You go to check-in at the lobby, only to find you are hit with a hidden $40 resort fee. Ouch.
It’s a feeling travelers know all too well, but Congress is pushing to end hidden resort fees with a new law.
The Hotel Advertising Transparency Act of 2019 was introduced by representatives Bernice Johnson (D-TX) and Jeff Fortenberry (R-NE) on Wednesday after Consumer Reports urged Congress to do something about resort fees.
About The Legislation
The bill aims to aims to protect travelers from fees that are not clearly disclosed in a hotel's advertised price.
“Travelers shouldn’t have to read the fine print to figure out all the fees they’ll be charged for staying at a hotel,” said Anna Laitin, director of financial policy for Consumer Reports, according to eTurboNews.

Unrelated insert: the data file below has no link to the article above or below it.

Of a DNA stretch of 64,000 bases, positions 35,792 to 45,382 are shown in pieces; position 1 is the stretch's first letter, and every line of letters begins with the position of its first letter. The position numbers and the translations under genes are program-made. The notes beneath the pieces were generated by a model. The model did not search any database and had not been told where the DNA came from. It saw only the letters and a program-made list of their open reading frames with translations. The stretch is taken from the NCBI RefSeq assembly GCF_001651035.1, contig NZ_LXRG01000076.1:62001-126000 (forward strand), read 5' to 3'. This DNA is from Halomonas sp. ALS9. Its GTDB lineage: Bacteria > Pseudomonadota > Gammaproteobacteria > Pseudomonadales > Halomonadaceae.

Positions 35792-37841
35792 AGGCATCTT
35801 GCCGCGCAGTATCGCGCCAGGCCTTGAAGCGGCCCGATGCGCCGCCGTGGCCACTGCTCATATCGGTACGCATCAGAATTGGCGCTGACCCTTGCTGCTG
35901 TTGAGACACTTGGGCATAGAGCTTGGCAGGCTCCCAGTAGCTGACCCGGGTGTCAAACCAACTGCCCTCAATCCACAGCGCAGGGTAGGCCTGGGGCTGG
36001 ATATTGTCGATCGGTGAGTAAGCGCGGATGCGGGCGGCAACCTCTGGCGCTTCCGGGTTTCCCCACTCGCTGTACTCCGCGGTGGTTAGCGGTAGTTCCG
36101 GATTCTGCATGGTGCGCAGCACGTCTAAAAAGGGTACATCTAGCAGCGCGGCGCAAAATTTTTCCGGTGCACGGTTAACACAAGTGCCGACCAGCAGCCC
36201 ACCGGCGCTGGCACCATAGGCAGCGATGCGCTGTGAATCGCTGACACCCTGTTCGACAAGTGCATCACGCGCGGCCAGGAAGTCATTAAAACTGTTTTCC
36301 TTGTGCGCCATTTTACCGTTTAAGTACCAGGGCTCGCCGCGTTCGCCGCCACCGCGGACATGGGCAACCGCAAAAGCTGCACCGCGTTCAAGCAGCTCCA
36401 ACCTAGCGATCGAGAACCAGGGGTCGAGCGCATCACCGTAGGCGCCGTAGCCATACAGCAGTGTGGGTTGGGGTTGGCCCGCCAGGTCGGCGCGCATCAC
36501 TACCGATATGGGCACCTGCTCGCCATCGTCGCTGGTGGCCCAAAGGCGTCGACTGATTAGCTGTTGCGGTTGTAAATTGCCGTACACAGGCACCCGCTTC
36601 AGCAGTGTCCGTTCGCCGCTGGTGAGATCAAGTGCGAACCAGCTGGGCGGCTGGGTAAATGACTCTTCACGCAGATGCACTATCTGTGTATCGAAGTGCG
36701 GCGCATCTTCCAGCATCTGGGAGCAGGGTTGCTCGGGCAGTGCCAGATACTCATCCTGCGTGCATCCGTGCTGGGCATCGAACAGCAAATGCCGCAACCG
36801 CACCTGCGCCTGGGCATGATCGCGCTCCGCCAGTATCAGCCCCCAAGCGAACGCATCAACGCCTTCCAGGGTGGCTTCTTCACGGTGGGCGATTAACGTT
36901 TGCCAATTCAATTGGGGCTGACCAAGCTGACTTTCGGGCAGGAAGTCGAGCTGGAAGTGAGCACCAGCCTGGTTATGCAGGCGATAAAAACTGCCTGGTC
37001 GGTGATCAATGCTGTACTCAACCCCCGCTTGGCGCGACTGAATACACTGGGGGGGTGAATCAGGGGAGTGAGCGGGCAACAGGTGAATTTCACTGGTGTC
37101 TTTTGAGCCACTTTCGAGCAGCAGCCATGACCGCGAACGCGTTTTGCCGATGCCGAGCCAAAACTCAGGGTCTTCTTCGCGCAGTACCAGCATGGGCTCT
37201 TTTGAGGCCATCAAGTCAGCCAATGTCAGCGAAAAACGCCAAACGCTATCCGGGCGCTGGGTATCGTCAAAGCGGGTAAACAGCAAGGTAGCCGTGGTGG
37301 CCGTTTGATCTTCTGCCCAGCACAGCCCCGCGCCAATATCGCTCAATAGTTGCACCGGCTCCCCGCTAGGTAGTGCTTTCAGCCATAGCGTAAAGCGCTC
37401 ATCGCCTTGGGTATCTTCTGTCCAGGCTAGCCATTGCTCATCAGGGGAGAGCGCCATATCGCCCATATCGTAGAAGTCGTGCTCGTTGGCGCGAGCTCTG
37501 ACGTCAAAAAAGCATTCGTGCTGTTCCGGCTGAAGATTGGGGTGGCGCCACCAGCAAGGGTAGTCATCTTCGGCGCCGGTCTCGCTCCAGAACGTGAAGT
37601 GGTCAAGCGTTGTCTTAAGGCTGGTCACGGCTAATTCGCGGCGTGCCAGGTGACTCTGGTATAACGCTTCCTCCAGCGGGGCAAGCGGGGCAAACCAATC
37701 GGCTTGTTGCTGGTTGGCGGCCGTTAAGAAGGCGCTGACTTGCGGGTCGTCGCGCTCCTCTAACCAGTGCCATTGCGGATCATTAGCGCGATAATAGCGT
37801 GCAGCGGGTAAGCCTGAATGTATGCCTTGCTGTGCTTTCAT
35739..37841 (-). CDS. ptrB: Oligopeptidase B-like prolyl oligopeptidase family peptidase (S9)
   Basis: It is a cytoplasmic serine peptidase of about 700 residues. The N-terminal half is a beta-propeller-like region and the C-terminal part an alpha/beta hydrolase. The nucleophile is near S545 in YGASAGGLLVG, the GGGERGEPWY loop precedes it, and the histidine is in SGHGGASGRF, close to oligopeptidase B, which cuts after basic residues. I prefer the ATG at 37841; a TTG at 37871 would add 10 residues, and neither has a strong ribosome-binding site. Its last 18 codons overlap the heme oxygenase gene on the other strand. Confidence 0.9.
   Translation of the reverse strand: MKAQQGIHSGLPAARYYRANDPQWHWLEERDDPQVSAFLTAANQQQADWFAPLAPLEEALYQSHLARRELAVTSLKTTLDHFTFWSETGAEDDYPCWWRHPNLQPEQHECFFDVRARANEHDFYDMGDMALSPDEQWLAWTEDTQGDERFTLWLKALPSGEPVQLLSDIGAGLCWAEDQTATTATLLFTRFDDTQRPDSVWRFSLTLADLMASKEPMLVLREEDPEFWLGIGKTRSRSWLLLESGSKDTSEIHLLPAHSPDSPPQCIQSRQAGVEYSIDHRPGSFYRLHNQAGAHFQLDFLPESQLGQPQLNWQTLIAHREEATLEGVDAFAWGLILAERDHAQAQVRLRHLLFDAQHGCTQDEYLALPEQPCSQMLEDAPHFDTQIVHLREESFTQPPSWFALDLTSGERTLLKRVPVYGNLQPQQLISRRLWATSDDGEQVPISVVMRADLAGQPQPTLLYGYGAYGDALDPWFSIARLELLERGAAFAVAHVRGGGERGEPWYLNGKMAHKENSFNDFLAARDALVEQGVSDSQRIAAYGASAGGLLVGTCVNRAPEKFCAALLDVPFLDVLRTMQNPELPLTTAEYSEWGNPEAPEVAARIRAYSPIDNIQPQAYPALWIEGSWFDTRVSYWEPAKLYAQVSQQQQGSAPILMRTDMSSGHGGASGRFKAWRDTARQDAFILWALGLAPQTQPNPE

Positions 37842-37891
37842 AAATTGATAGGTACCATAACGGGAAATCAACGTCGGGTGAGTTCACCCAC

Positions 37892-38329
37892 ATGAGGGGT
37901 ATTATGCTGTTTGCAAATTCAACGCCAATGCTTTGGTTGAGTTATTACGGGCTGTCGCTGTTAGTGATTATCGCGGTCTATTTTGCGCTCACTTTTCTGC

“Hotels should be required to disclose all fees in their advertised rate so consumers won’t get stung with a higher bill than what they’re expecting to pay when booking a room.”
In 2012 and 2013, the Federal Trade Commission sent letters to 34 hotels and 11 online travel agencies warning them that they may be violating the law by not including all fees in the advertised price for rooms, but the FTC failed to take any further action to stop the practice, according to Consumer Reports.
An investigation by Consumer Reports found that 31 of the 34 hotels previously targeted by the FTC continue to charge resort fees that are not included in the price quoted to consumers.
The investigation also found 10 online travel agencies are still operating today that do not include resort fees in the initial quoted price.
SunTrust Downgrades Hilton Hotels And RLJ Lodging Trust
Marriott Announces Massive Expansion At Investor Day; RayJay Stays Bullish
See more from Benzinga
- 5 Companies Taking Big Steps To Reduce Virgin Plastic Waste
- 4 Stocks Moving In Monday's After-Hours Session
- Marriott Falls After Q2 Sales Miss Estimates
© 2019 Benzinga.com. Benzinga does not provide investment advice. All rights reserved.